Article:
Example: Your department has already planned a lecture series. Go live during the lecture on social media for real-time engagement. Record the lecture and utilize the recording to create smaller soundbites that can be posted on social media at staggered intervals. Write a recap of the event and post it online to CHSSweb and share the link via social media. Upload the full recording to YouTube or another service and use the recording on your website or marketing emails.

Keep your brand and audience at the forefront: Who you are, what you do, and why it matters should drive every decision you make in marketing. Certainly, some departments might be “meme brands,” for example—those for whom utilizing a trending meme would make sense—but that’s not for everyone. Memes change constantly and are not a reliable source of consistent, meaningful marketing. Consider, instead, what content and what marketing best aligns with the persona of your department. Are you creative? Studious? Dedicated? Interested in the unusual? Which theories, areas of study, or projects best represent your students, both present and future? Let your brand be your compass of what will make for sustainable, and your audience the path markers.

Example: The Instagram account for Mason’s art history program uses art from decades, even centuries, ago to create clever graphics that 1) communicate important information to students—such as upcoming add/drop deadlines—in a unique and entertaining way, and 2) showcase the core of their program of study. With seemingly infinite inspiration from the art worldwide and from the vast expanse of time, they have found a sustainable way to use their Instagram that makes sense for their brand and audience.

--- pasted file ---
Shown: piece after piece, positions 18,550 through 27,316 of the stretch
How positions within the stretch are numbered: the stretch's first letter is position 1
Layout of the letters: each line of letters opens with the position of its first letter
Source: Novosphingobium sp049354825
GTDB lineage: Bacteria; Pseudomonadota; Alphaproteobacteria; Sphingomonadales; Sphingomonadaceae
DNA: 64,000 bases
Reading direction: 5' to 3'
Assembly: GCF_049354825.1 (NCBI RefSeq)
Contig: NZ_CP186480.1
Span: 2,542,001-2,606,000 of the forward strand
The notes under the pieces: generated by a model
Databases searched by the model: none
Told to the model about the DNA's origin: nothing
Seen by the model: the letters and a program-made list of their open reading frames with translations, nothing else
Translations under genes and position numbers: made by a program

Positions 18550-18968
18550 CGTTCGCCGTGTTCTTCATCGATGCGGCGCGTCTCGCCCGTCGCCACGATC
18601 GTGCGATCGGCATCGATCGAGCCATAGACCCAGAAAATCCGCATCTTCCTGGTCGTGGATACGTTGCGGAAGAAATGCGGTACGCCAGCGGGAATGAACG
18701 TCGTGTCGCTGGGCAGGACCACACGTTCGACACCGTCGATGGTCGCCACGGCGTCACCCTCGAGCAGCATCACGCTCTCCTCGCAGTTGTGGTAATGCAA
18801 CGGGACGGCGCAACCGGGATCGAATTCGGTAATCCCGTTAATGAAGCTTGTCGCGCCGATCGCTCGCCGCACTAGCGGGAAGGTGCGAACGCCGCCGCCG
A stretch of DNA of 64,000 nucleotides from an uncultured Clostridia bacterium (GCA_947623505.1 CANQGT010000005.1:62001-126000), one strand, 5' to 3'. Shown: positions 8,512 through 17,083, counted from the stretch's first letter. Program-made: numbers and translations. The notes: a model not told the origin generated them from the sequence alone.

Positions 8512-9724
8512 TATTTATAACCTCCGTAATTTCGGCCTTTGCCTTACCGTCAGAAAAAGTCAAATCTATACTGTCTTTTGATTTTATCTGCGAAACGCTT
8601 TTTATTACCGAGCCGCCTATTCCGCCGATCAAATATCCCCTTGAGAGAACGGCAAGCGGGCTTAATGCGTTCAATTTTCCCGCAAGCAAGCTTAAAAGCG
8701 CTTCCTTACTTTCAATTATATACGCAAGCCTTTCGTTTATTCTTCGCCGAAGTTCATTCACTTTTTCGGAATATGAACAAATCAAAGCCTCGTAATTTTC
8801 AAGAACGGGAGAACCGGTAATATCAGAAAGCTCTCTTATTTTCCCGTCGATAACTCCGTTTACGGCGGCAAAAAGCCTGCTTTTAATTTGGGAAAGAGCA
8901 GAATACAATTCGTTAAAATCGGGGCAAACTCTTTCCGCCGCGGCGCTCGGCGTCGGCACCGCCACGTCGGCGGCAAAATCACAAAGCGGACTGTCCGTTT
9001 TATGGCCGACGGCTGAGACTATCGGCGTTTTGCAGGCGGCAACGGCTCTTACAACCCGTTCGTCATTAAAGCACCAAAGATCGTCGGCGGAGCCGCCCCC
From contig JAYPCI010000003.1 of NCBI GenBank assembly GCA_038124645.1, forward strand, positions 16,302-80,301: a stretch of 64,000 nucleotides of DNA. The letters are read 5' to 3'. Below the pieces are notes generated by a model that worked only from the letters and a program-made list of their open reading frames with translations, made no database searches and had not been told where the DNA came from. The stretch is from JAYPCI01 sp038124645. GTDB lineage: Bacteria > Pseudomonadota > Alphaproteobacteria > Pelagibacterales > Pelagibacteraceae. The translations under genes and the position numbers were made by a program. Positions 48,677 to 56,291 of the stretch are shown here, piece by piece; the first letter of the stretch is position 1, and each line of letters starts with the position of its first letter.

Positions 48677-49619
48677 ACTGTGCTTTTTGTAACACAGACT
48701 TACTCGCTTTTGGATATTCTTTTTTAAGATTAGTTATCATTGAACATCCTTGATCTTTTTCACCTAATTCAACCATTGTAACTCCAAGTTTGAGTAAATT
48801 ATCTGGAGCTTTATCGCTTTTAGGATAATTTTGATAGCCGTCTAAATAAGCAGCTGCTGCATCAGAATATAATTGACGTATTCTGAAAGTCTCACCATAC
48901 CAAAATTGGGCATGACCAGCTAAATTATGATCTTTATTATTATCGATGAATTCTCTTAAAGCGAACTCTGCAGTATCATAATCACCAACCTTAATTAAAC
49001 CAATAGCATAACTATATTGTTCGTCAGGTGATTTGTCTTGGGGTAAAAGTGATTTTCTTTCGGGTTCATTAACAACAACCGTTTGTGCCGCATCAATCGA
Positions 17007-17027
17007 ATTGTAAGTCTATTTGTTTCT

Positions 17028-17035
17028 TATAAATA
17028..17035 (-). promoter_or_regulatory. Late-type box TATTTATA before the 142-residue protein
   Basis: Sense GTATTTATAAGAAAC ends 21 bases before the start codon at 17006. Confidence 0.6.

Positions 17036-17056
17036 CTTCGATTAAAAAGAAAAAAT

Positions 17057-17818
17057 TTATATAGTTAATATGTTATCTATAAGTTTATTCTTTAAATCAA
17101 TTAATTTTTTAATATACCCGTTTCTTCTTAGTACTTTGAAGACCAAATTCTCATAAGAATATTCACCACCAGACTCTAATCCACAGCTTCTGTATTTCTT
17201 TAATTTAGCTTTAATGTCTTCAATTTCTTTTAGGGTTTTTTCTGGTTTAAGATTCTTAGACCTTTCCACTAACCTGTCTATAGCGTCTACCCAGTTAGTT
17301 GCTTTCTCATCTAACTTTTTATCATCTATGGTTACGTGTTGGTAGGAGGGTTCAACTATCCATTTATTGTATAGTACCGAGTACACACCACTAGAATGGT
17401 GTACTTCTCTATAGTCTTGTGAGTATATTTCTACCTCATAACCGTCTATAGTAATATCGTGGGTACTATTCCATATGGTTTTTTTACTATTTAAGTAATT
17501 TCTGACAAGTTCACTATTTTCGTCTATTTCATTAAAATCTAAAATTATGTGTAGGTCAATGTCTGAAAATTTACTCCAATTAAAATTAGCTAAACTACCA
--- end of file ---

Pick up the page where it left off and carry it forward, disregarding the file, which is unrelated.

Studies of graduate students, for example, have shown that they require anywhere from 17 to 27 touchpoints—or moments of interacting with or seeing the school and/or program—before they decide to apply, and that the average time a prospective graduate student spends researching their programs before applying is around 12 months. Your program’s goal is to fill that time, through multiple mediums and various efforts, with reminders that, “Hello, we exist and would be a good fit!”

Despite what it seems, a lot of marketing is about the long game. Rarely will a consumer see the first post you publish and convert immediately, especially for something as significant as applying for and starting a degree program. Successful marketing campaigns—in which a consumer sees the product and “converts,” meaning they fulfill the goal assigned to the campaign by the marketers (purchasing a product, signing up for an event, completing an application) --are about multiple, consistent touchpoints. Not pestering, but developing brand awareness and knowledge until the user is ready to take the next step.

Don’t fall into the trap of following the newest trend or platform just because you think you can or should. Marketing is an endurance race, not a sprint. Focus your resources; home in on where you think your money, time, and effort will be best spent; build your plan around what best represents your department or program; and always keep your SMART goals in mind.